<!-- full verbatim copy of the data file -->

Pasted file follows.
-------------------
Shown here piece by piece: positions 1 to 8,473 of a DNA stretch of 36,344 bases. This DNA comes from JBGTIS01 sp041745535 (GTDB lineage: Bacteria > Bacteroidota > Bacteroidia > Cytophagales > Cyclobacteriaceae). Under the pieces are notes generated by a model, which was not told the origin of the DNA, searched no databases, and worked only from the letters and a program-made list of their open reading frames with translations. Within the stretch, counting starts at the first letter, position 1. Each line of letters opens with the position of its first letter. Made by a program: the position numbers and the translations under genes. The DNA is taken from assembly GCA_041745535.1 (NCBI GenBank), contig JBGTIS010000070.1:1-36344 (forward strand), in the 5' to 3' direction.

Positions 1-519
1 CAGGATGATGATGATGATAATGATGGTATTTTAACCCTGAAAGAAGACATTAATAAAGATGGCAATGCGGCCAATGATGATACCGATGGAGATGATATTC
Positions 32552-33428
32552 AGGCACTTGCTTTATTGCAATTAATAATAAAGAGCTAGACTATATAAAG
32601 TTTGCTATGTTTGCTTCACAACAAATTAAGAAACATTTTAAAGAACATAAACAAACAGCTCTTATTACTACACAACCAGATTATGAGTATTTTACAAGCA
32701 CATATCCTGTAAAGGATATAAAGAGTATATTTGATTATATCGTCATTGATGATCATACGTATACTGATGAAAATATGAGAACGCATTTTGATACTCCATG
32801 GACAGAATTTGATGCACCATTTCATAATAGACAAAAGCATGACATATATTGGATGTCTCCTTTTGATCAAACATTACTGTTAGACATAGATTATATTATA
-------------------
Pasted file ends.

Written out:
Shown here piece by piece: positions 1 to 8,473 of a DNA stretch of 36,344 bases. This DNA comes from JBGTIS01 sp041745535 (GTDB lineage: Bacteria > Bacteroidota > Bacteroidia > Cytophagales > Cyclobacteriaceae). Under the pieces are notes generated by a model, which was not told the origin of the DNA, searched no databases, and worked only from the letters and a program-made list of their open reading frames with translations. Within the stretch, counting starts at the first letter, position 1. Each line of letters opens with the position of its first letter. Made by a program: the position numbers and the translations under genes. The DNA is taken from assembly GCA_041745535.1 (NCBI GenBank), contig JBGTIS010000070.1:1-36344 (forward strand), in the 5' to 3' direction.

Positions 1-519
1 CAGGATGATGATGATGATAATGATGGTATTTTAACCCTGAAAGAAGACATTAATAAAGATGGCAATGCGGCCAATGATGATACCGATGGAGATGATATTC
Positions 32552-33428
32552 AGGCACTTGCTTTATTGCAATTAATAATAAAGAGCTAGACTATATAAAG
32601 TTTGCTATGTTTGCTTCACAACAAATTAAGAAACATTTTAAAGAACATAAACAAACAGCTCTTATTACTACACAACCAGATTATGAGTATTTTACAAGCA
32701 CATATCCTGTAAAGGATATAAAGAGTATATTTGATTATATCGTCATTGATGATCATACGTATACTGATGAAAATATGAGAACGCATTTTGATACTCCATG
32801 GACAGAATTTGATGCACCATTTCATAATAGACAAAAGCATGACATATATTGGATGTCTCCTTTTGATCAAACATTACTGTTAGACATAGATTATATTATA